= 2.410 x 106 lbf [on each side) Therefore. the net downward vertical force is Ff. =F}. +2W= 2.023103 +2><0.02410><10g =2.{J7><10El lbf This is also the net force acting on the tunnel since the horizontal forces acting on the right and
left side of the tunnel cancel each other since they are equal ad opposite. 5—49E Water flows through a horizontal pipe at a rate of l
gal/s. The pipe consists of two sections of diameters 4 in and
2 in with a smooth reducing section. The pressure difference
between the two pipe sections is measured by a mercury
manometer. Neglecting frictional effects, determine the dif—
ferential height of mercury between the two pipe sections.
Answer: 0.52 in 5—4912 Water ﬂows through a horizontal pipe that consists of two sections at a speciﬁed rate. The
differential height of a mercury manometer placed between the two pipe sections is to be determined. y' Assumptions lThe ﬂow through the pipe is steady. incompressible. and irrotational with negligible
frictional effects (so that the Belnoulli equation is applicable). 2 The losses in the reducing section are
negligible. Properties The densities of mercury and water are pHg : 847 lbm"ft3 and pw : 62.4 lbm"ﬁ". Analysis We take points 1 and 2 along the centerline of the pipe over the two tubes of the manometer.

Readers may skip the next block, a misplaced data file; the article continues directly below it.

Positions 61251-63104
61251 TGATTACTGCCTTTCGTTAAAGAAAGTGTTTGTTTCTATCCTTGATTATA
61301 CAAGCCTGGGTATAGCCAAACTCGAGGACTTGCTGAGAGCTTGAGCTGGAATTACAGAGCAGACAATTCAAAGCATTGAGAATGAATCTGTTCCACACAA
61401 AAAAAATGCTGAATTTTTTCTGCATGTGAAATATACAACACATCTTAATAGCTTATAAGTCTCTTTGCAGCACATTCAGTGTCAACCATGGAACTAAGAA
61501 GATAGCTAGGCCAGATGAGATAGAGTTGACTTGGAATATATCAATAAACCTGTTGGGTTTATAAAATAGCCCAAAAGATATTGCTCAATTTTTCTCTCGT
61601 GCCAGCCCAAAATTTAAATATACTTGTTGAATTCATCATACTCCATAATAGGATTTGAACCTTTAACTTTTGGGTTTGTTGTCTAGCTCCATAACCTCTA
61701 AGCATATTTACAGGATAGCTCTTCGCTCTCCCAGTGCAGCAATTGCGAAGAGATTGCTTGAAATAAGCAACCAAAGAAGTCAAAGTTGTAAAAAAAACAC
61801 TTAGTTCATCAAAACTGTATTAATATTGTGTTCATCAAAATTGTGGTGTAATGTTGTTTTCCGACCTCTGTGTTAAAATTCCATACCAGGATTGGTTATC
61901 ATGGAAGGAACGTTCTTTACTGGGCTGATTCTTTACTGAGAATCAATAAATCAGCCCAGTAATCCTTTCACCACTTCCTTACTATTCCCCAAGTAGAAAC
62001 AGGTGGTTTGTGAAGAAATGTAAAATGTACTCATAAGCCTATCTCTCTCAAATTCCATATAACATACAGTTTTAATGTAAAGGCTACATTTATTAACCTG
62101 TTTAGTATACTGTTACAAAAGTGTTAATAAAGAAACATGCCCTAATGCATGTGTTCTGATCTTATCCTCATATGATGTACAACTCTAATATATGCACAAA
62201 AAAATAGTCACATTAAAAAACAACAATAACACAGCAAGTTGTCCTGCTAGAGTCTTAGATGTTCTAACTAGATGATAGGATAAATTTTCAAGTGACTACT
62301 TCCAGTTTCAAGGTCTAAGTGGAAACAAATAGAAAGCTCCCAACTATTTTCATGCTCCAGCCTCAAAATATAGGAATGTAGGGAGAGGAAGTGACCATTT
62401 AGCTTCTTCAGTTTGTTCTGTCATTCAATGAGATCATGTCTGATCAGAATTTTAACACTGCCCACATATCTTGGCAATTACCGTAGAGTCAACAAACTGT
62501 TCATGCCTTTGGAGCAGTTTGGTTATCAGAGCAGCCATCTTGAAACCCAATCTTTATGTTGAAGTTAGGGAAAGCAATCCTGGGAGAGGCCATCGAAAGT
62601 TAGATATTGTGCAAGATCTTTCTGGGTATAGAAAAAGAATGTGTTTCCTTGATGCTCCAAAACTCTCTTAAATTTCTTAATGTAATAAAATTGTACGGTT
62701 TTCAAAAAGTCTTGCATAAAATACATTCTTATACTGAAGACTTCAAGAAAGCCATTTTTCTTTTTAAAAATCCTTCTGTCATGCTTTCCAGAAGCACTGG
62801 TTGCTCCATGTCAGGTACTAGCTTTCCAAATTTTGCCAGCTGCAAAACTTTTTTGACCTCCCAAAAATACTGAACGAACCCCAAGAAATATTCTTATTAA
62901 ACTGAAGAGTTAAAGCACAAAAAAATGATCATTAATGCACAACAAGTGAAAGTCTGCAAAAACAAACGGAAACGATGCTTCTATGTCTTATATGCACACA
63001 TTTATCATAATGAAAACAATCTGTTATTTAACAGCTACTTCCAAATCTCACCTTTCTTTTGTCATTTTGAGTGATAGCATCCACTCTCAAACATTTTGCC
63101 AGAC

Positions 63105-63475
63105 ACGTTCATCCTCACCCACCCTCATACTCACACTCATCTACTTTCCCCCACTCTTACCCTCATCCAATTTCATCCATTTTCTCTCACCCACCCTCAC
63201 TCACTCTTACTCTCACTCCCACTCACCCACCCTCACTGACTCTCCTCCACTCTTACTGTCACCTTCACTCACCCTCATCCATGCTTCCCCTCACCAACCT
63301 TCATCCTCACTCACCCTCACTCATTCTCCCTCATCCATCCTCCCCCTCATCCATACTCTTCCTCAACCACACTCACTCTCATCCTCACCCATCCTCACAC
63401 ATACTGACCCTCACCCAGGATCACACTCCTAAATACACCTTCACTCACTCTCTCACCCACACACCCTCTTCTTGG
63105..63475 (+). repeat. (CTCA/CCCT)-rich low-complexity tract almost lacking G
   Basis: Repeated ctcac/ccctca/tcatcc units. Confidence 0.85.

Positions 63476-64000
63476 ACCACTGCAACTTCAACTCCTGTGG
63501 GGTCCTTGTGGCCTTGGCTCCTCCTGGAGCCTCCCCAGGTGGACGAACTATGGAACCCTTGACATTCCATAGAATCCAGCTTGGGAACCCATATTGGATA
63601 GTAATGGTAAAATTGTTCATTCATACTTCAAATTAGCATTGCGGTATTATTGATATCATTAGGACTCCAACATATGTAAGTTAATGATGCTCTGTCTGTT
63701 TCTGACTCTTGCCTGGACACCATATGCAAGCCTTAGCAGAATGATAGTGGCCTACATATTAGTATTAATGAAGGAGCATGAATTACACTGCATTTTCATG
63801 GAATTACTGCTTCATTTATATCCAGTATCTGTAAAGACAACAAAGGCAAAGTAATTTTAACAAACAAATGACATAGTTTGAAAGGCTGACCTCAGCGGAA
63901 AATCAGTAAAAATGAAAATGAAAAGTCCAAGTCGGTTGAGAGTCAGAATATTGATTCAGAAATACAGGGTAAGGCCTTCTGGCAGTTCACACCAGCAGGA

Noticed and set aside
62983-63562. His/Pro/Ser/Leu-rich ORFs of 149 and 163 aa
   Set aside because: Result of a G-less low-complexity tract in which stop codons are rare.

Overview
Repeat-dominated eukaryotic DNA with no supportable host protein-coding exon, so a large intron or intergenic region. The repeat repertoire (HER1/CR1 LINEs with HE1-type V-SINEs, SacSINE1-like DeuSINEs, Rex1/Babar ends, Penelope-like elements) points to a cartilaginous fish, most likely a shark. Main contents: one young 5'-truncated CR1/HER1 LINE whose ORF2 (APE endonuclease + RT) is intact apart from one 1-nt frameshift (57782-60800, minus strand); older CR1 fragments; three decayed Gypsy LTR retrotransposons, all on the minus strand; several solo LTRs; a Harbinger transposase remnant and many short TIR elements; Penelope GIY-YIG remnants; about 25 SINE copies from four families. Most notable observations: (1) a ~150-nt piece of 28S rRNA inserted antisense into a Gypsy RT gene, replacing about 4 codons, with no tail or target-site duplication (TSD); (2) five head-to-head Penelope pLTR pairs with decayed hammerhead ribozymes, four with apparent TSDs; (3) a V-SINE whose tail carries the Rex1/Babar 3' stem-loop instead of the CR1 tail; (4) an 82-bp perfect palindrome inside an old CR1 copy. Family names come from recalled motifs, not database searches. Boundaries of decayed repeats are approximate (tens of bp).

Noting that :1 = :2. the Bernoulli equation between points 1 and 2 gives P V2 P V? ,VE—Vg
1:1::_2:‘::2 > Fla—p“: 1) (1)
pg 23 pg 23 2 We let the differential height of the mercury manometer be I? and the distance between the centerline and
the mercury level in the tube where mercury is raised be 5. Then the pressure difference P2 7 P1 can also be expressed as
a + ago+10 = P; + pwss' + pHgga a P1 7P2 = (mg 7mg}: (2)
Combining Eqs. (1) and (2) and solving for h. Pw (V22 — I712)
2 ,0» (V22 *1/12) L722 — V12 33“ng _ 10w) — 2g(pHg pl“ _ D = (pHg —pw)gh > it Calculating the velocities and substituting. ' ' a II; ’ 1 3 \
V1: 1/ I 1: : igars2 [0.13368 ft J2153WS
Al :rDl star=12 ft) lgal
' ' 1 .3 3‘
V2: V I (f : ga s2 [011368ﬁ 1—6'13ﬁfs
A: at); :r{2."13 ft) lgal
(613M)2 (1 <‘ft"s)2
. — “.1 h _ _ 0.0435 n = 0.52 in 2(32.2 ft.‘"s2 )(847 62.4 71) Therefore. the differential height of the mercury column will be 0.52 in. P429 Consider a steady, two—dimensional, incompressible ﬂow of a newtonian ﬂuid
with the velocity ﬁeld 11 : —2xy, V : yz — x2, and W: 0. (a) Does this ﬂow satisfy
conservation of mass? (b) Find the pressure ﬁeld y) if the pressure at point (X : 0, y : 0)
is equal to pa. Solution: Evaluate and check the incompressible continuity equation: A ‘1 A
()1: 0V (2w
+ — + =
q a ’1
0X Q17 02 0 : —2_V+ 2y+ 0 E 0 Yes! Am. (a) (b) Find the pressure gradients from the Navier—Stokes X— and yrelations: (3:1 (3:1 811 5p ( (32.7.: (9211 (3‘2le
puﬁ IVA 1W“ : a+r1L 2: 2: 0r:
(7X (2y (2'2 0X (3.; y (3
(3 (3'
p[ 2m Zyj : (f 33x 2x)]:— j” + ;.1(0+0+0), 0r: AP Earn/2+?)
0X ()X and, similarly for the _V—momentum relation, ﬂ ‘5 ﬂ ‘1 ( "‘2 y “‘2 _ ‘32 A
(7' V (7 V (7' V (713 (7 l} (7 Ir“ 0‘ I”
[)[uﬁ +Vﬂ I‘Wﬁ]— a IﬂL 7+ 9+ ,J, or:
0X QV CZ 0y 7X“ (3V (32‘
5 (3'
p[—2er(—2 x)+ (y: — X2)(2_V)] : — + y(—2 + 2 + 0), or: j” = —2p(X2_V+ f)
0y 0y The two gradients ﬁpx‘fﬁx and (3pfr3‘y may be integrated to ﬁnd p(x, y): (3p ( I; X“ . , .
: n am : —2 ) ‘ +— + 1‘ y , then dlﬁffﬁﬂffafﬂ
p r q 2 4) t.) a (if ‘1 df J .
(Hp : —2p(.x*_yj +— : —2,0(X'_V+ 5x3), Imc‘nce — : —2p_;r3, or: 10") : —ﬂ—_V4 + C
0? (iv JV 2 HMS: p: —§(21{2y2 + X4 + _}"4)+ C: pa at (.1311!) : (0,0), or: C : pa Finally, the pressure ﬁeld for this ﬂow is given by l
p : pa — 310(2x2y2 + x4 + y4) A115.(b) ...
View Full
Document
 Fall '10
 FredrickStern

Click to edit the document details